The controversy was substantial but short lived, as are most of the components that make up Miss Jamaica competitions. Even the bikini segment does not hold a treat like it used to (Miss Teen USA plans to swap bikinis for athletic wear in 2017 because to them tights are better than skin). For one, Instagram has become a technique for overnight models and personal trainers (strength, noo weakness!) to show their qualifications, I am just too spoilt now. Forgettable too are the women who win Miss Jamaica. They disappear from our lives, they go off into the obscure wind that we never saw coming in the first place and land back in the magical place that they were before we knew them. If we are lucky sometimes they pop up at some social lunch branded with sash and crown, else we might not know who they are. A top 5 placement in the overseas pageant offers redemption though. Suddenly Miss Jamaica graduates from ornament to brand ambassador overnight and we welcome them home with open arms.

Recently the competitions have been trying to add layers. They are morphing into the sitcom that wants to add more appeal so it tries to cross over into other genres, it gets grittier, or gives us a film noir flavour but the audience does not buy it. The new thing for Miss Jamaica pageants is social impact.

As far as pageants go the Miss World Organisation has given approximately £250M to children’s charities worldwide while Miss America builds its reputation on being the world’s largest provider of female scholarships. Our Jamaican girls do not just make themselves known  to their charities because of the upcoming pageant a year in advance, there is a genuine interest for the well being of their community why they usually raise the most money to date during their pageant campaign. The media and sponsors,  the radical feminists and jealous weight watchers who ask, “why  is Miss Jamaica still a thing? ” seem to misunderstand this influence.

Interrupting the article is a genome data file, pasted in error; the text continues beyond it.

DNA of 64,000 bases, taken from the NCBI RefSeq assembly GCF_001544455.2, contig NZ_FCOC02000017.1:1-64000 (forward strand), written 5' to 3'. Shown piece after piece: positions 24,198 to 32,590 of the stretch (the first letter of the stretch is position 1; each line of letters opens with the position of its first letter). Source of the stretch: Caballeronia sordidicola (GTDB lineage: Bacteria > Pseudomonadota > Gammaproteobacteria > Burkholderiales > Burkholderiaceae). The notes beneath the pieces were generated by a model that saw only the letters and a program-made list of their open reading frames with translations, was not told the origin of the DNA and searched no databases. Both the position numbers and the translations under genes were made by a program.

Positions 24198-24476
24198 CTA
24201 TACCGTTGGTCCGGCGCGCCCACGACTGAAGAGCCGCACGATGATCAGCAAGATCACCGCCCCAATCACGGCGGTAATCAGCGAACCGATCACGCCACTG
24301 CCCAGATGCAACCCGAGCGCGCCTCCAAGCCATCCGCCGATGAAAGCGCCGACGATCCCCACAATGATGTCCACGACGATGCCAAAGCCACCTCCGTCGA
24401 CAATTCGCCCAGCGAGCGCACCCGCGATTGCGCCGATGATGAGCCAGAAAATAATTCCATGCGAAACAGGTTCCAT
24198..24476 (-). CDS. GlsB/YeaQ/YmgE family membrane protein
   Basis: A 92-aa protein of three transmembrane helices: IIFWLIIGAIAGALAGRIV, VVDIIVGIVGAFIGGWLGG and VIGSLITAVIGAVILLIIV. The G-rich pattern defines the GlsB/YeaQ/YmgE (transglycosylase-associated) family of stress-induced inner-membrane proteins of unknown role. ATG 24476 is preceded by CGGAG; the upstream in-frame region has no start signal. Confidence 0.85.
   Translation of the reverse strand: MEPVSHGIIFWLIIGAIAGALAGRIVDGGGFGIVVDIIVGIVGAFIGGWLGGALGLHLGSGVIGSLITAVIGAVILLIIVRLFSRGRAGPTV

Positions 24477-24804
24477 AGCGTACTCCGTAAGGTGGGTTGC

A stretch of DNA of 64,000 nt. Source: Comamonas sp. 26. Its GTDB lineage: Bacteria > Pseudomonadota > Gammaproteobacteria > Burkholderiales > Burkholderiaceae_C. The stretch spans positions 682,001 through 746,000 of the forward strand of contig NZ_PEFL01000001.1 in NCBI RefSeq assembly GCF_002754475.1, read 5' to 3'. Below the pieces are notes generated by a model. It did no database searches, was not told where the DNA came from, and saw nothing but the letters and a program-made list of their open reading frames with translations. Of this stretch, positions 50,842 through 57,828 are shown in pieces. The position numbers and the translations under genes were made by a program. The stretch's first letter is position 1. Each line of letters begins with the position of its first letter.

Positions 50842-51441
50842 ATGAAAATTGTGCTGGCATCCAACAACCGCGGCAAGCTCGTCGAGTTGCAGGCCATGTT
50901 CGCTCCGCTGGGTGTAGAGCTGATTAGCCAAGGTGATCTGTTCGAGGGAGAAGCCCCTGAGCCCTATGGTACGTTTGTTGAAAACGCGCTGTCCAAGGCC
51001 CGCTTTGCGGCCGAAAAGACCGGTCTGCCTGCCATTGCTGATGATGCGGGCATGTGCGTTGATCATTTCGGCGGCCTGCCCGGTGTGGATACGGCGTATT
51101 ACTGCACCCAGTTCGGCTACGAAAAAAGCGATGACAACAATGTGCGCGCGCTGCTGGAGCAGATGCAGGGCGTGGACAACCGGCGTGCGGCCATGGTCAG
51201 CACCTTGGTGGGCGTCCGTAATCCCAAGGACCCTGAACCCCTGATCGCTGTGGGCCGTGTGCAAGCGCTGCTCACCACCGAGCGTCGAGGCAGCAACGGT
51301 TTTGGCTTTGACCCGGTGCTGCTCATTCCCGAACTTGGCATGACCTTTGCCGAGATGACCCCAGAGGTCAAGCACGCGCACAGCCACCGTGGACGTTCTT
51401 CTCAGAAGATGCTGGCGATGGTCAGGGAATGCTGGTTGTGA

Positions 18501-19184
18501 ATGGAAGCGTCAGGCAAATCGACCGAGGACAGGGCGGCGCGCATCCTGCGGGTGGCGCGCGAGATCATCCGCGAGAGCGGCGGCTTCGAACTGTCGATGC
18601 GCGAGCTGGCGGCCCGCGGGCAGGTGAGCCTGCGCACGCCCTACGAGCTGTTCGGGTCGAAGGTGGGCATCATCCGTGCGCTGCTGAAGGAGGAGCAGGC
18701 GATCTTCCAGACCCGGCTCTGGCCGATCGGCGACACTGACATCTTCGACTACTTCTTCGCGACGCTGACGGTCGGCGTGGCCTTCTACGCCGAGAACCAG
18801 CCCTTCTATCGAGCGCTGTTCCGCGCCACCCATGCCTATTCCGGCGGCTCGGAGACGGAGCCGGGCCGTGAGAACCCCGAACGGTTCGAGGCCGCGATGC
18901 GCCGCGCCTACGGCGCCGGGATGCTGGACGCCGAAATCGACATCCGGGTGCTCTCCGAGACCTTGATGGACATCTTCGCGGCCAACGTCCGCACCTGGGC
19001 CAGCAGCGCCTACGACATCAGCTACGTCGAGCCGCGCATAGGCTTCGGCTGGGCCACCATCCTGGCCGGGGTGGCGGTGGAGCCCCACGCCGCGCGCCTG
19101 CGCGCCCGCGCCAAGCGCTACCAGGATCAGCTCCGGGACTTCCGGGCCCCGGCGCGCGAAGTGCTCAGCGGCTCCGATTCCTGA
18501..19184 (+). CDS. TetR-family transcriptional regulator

For one, a lot of organisers have been reluctant to support Miss Jamaica World as today I count less than 10 major sponsors on their website even though the competition been going for forty years strong. This could explain why on their web page they do not offer but ask for donations to the charities that they endorse. Their older sibling has 20 plus sponsors yet just only recently found it’s  motherly instincts when it created the Miss Jamaica Universe GO GETTER charity in 2015.

It is still a surprise that after the pageants’s efforts to add layers the Disney princess effect still reigns supreme. I only seem a catch a segment of the competitions some time after 11 pm when I am dozing (t.v. advertising for the coronation night has been on a consistent decline I’ve noticed), but I am still in awe of the beauty that I see. Blame it on the  season, it makes us go wild for beauty and nothing else really. When I see the bevy of girls with their toned legs gliding in ball room gowns under perfect lighting, tossing their hair back to whip around to show teeth, other things fade, it’s like magic! Summer makes me push aside questions of the competitions’ necessity, ‘forgetability’, female objectification and half-hearted efforts at social impact. I am eating a fruit basket on a beach listening to Bob Marley tell me to stir it up. In the summer I enjoy the view. In the summer I enjoy the sitcom that comes on every night with out fail. I find my self musing at the predictability of it all yet I wait for the punch line in every episode.

Footnotes: On Emancipation day 2016 police were summoned to Johns Hall, a Williamsfield district in St James, to find two dead bodies. One body they would have recognized as that of 19 year old Devane James, a man who they had questioned and released earlier that day regarding the mysterious disappearance of the second body. At the scene the police saw that the second man had become a corpse, the body was was identified as that of Devane’s father. The story goes that after the police had released Devane, some community members were unsatisfied so they trailed him, harassed him, digged around his house, his yard, found his father’s decomposing body in his his back yard and Devane was hacked to death by a mob. I guess my point is that it never fails to puzzle me how Jamaican residents always seem to outshine the police department when it comes to commitment to a cause (even though their idea of ‘justice’ involves defending the honour of an already dead man). As for Devane James, someone should have told him that heartlessness is useless unless paired with common sense.